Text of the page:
the one book meme
I don’t know where this originally came from, but I saw this on Toronto fiction writer Kate Sutherland's blog recently, & it got me thinking about my own. The hard part really is keeping it to only one title.
1. One book that changed your life:
Immortality by Milan Kundera. Sure, The Unbearable Lightness of Being was immeasurably good, but reading Immortality really did change my life. I couldn’t even begin to tell you why. That was more than twelve years ago, though; more recently, I'd have to say New York novelist Paul Auster's Book of Illusions (2002). Why couldn’t his novel after this one be as good? To know that such things have already been done open up so many wonderful possibilities for writing fiction of my own… Neil Gaiman's The Sandman, collected in a series of graphic novels, easily changed the way I saw fiction of any kind; Gaiman has to be the best storyteller I've ever read. Even the movies Magnolia, Smoke or Until the End of the World altered the way I saw writing & reading fiction; but do films count? Why can't I keep to just one?
2. One book that you've read more than once:
Stones, a short story collection by the late Timothy Findley. The shorter his books, the better they are. There is just something about this collection that burns.
3. One book you'd want on a desert island:
The Night the Dog Smiled (Toronto ON: ECW Press, 1986), the last individual collection by the late Saskatchewan poet John Newlove. Or maybe expat-Canadian Suzanne Buffam's Past Imperfect (Toronto ON: House of Anansi, 2005) [see my note on such here]? No, actually. The Newlove. Yes.
4. One book that made you laugh:
George Bowering's memoir Baseball Love (Vancouver BC: Talonbooks, 2006) [see my note on such here]. I've always liked Bowering's sense of humour (I think I have about 5,263,237 of his titles), but this one had something particularly more free & playful going on inside. There is something particularly entertaining about sitting in a public place & laughing out loud at something you read.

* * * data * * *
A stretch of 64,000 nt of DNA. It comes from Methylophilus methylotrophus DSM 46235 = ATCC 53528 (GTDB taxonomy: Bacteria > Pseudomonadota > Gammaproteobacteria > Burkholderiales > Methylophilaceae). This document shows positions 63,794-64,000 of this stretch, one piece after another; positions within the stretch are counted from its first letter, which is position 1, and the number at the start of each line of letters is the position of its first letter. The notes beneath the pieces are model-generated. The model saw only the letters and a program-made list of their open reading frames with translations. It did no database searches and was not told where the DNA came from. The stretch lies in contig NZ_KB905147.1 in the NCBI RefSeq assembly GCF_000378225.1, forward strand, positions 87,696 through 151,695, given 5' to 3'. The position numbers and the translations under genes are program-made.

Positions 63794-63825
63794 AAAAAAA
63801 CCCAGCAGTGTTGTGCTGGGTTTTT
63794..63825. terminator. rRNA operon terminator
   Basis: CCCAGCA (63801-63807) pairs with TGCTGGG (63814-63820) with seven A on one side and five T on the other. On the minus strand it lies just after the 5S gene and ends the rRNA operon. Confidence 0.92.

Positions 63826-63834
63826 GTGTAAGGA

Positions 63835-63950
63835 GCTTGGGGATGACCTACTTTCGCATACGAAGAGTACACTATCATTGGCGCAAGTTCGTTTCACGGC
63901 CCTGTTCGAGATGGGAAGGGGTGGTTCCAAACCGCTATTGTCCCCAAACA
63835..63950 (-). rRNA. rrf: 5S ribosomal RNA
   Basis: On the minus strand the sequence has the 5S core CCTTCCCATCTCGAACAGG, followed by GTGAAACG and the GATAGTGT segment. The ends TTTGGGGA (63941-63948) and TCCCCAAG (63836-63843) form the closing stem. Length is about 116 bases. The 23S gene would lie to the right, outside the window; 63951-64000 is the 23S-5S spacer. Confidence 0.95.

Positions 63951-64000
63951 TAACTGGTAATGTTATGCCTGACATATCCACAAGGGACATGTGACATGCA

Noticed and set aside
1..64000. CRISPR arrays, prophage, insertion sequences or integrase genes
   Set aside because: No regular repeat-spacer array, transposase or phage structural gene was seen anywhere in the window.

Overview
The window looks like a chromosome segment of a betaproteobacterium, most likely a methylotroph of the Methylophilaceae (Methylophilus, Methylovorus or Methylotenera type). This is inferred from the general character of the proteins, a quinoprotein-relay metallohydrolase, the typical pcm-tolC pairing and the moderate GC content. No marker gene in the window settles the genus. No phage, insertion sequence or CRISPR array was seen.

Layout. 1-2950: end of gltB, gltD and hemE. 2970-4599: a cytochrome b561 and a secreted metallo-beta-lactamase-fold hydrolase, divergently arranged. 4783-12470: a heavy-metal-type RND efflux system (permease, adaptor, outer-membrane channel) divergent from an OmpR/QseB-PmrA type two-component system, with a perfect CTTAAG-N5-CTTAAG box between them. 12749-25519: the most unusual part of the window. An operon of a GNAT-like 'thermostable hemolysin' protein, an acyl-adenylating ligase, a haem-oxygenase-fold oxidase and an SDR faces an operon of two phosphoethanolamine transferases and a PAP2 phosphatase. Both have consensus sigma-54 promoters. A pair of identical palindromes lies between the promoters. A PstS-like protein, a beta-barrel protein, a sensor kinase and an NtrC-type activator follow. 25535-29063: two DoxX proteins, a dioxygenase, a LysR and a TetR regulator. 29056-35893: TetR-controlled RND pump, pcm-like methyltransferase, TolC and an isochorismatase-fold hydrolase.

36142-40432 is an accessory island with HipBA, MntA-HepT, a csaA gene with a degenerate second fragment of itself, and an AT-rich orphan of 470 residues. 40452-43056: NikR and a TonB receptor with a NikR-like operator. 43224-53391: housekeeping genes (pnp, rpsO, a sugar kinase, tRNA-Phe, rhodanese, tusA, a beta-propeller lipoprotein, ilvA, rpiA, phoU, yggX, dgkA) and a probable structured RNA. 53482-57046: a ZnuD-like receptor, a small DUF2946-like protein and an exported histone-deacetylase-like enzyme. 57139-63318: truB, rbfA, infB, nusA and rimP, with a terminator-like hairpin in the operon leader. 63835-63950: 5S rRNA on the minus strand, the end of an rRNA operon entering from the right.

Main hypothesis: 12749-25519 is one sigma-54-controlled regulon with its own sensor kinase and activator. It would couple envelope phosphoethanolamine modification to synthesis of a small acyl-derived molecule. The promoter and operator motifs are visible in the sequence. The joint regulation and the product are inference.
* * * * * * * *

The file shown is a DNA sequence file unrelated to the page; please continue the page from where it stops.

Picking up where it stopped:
5. One book that made you cry:
I can't recall anything that made me particularly weepy in fiction; movies, every so often, really strike, & take a long time to leave my system. Romeo is Bleeding hit pretty hard, as did Lulu on the Bridge (I couldn’t interact with anyone for hours after watching either of them), but nothing I can recall from fiction. Ah, well.
6. One book that you wish had been written:
I could list a series of writers that I wish had lived longer to have written longer, such as poets John Newlove (not that it might have made much difference) or Gwendolyn MacEwen or John Thompson. Otherwise I can't really think of anything (I seem not to be very good at this game).
7. One book that you wish had never been written:
That’s a pretty high order; the removal of something from literature. There have been a few books along the way that haven’t really done a lot for me, but nothing I would feel the need to wish away. I'm of the belief that to remove even a bad thing from the past would alter any consideration of the present, & I tend to like my present pretty much the way it is. Mostly.
8. One book you're currently reading:
Ivan Klíma's Love and Garbage. I remember an interview with him over a decade ago on the earliest version of TV Ontario's Imprint that very much impressed me, & it was about this particular novel. I'm barely into it, & can't even remember where it was I recently found it, but I knew I had to pick it up. About ten years ago, I read another one of his novels I particularly enjoyed, but of course I can't recall the title of that one, either. He can hold me over until Milan Kundera has another novel out for me to read. I picked up a few titles by Australian writer Peter Carey recently to read when Kate & I get out to the farm, but I haven't opened any of them up yet.
9. One book you've been meaning to read:
Simple Recipes by Madeleine Thien, her collection of short stories. I was so completely taken by her reading at the ottawa international writers festival this past spring, & then even more by her novel Certainty (Toronto ON: McClelland & Stewart) that I think I have to read more. The new novel The Penelopiad by Margaret Atwood, actually; I haven’t felt the need to read anything but her non-fiction since the late 1980s (by then, I had actually read everything up to that point), but there is something about this new novel that really intrigues me; & any other part of that international series of rewritten myths; didn’t Jeanette Winterson do one? (I love her work) & anything by Paul Auster that I simply haven’t found yet.
10. Now tag five people:
I think I would be very interested in hearing the same from friends & blogger-poets Amanda Earl, Mark Truscott, Jordan Scott (he really needs to be posting more anyways), Sina Queyras & Wanda O'Connor (& Jessica Smith too; why can’t I just keep to five?). Dare they answer?